Easter is the greatest feast of the Christian year. Our readings begin with one of the powerful speeches found in Acts and this one is on the lips of Peter. One can imagine these speeches being used as a type of creed or catechism for an early convert to the faith. It traces the early life of our Lord, through his ministry and miracles and concludes with his Passion, death and resurrection. Its closing makes clear what the gift of Christ was all for: “He is the one appointed by God as judge of the living and the dead … everyone who believes in him will receive forgiveness of sins through his name.”
When the truth of a greater life beyond our earthly life is accepted, it can be quite intoxicating. It awakens a joy that can permeate even the most bitter of sorrows and sufferings and it brings a peace of knowing that God will make all things well. It is also true that for those baptized into the risen Christ there is possible a new inner life in union with the Holy Spirit. It is a new way of being alive. St. Paul writes, “If then you were raised with Christ, seek what is above, where Christ is seated at the right hand of God …your life is now hidden with Christ in God”. Paul ties this new life to our Passover Eucharist by speaking of us as no longer feasting with the old yeast, the yeast of malice and wickedness, but with the unleavened bread of sincerity and truth.
For all of us then, there is a beginning to this new life in Christ. Baptism is the sacramental beginning of our union with God but it is not the endpoint. There is a transformation that is to take place in every Christian over their lifetime from glory to even greater glory. We are to grow in holiness and become saints. There are only saints in heaven; we will have to be saints eventually. The transformation grows in union with our own personal encounter with the empty tomb and our searching for the risen Christ. The racing to the tomb by Peter and the beloved disciple images all of us. We want to believe the facts and even more, we really want to meet Christ. There is no one alive who would not want to believe the Christian message and meet the risen Christ. The reality of the resurrection is liberating.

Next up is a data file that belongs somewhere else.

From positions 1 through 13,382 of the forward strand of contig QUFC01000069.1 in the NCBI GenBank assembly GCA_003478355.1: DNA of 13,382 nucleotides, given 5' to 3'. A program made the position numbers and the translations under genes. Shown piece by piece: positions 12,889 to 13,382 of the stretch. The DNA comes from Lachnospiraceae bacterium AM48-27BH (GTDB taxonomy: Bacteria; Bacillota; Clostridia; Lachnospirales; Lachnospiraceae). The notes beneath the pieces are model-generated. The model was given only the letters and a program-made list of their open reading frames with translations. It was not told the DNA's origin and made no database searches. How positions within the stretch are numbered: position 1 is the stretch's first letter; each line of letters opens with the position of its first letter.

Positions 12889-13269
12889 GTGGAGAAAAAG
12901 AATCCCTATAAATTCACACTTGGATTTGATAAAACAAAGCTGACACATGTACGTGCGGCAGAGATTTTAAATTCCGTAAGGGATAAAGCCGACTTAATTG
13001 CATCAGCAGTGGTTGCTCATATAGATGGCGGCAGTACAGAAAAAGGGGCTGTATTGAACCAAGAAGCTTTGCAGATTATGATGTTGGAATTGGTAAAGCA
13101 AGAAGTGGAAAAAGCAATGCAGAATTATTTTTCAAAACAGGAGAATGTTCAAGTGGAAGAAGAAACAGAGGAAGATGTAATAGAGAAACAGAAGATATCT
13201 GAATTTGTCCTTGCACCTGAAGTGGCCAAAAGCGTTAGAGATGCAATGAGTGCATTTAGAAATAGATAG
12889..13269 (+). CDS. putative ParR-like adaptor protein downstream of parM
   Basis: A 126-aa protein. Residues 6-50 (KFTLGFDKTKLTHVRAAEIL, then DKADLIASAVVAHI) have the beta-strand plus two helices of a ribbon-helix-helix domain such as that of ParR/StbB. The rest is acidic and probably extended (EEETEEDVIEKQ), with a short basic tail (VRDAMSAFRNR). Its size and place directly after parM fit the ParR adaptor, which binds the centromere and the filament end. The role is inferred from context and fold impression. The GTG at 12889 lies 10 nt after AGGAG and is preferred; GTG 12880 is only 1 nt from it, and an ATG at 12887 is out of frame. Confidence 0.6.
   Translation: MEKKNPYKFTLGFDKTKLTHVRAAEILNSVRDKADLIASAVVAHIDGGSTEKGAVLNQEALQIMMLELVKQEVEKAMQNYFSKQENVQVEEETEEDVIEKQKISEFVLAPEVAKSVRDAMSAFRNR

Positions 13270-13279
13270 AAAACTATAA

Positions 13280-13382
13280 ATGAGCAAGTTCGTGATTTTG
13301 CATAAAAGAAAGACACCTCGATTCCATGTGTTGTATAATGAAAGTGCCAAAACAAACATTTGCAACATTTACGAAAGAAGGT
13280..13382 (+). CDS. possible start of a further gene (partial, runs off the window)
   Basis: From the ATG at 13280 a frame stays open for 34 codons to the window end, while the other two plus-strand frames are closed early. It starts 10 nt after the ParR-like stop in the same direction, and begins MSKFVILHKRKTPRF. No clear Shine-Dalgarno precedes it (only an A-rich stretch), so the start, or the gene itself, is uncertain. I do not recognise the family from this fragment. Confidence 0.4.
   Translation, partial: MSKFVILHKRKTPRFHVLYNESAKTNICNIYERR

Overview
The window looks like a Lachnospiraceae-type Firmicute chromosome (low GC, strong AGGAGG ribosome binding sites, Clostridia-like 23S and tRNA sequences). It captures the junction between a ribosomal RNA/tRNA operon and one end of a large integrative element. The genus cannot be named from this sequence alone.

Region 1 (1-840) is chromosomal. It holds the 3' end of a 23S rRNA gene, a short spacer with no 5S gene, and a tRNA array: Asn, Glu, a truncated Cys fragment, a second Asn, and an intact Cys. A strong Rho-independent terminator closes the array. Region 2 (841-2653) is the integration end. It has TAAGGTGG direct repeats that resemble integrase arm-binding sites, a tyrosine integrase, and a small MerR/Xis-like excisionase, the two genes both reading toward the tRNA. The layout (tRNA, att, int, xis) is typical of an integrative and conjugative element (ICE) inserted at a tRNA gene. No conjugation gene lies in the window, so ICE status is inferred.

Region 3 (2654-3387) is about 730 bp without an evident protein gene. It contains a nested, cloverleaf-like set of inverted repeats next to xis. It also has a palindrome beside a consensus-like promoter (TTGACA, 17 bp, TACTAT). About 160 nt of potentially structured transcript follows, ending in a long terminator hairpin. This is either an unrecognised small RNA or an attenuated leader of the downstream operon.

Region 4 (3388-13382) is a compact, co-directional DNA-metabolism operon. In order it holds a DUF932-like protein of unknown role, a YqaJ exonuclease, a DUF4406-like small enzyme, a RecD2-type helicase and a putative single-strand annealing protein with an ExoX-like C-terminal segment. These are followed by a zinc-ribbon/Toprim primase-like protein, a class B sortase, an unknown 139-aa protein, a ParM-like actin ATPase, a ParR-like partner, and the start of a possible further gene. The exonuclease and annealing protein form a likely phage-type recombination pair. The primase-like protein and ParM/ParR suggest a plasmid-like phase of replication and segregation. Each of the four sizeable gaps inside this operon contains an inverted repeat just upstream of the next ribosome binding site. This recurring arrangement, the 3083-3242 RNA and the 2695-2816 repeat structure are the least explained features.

Where is our relationship with Christ? Is he alive? Do we converse or pray with him? Do we know him as near? Our relationship is unique to each of us in that it is filtered through the originality of our own minds and the words we place on his lips. The Gospels are helpful in putting the right words on the lips of Jesus. The church too is essential to make sure that the words of Jesus are received and understood with their true intent and application. We seem to have an infinite capacity to create a Jesus of our own making. If we are really going to live the resurrected life then we need the real Jesus, and he is only found in union with his risen voice proclaimed through his church.
Questions for reflection
1. What words of Jesus are comforting and which are still difficult?
2. What is my next step closer to him?
Fr. Vander Steeg is pastor of St. Mary Parish, Greenville, and St. Edward Parish, Mackville.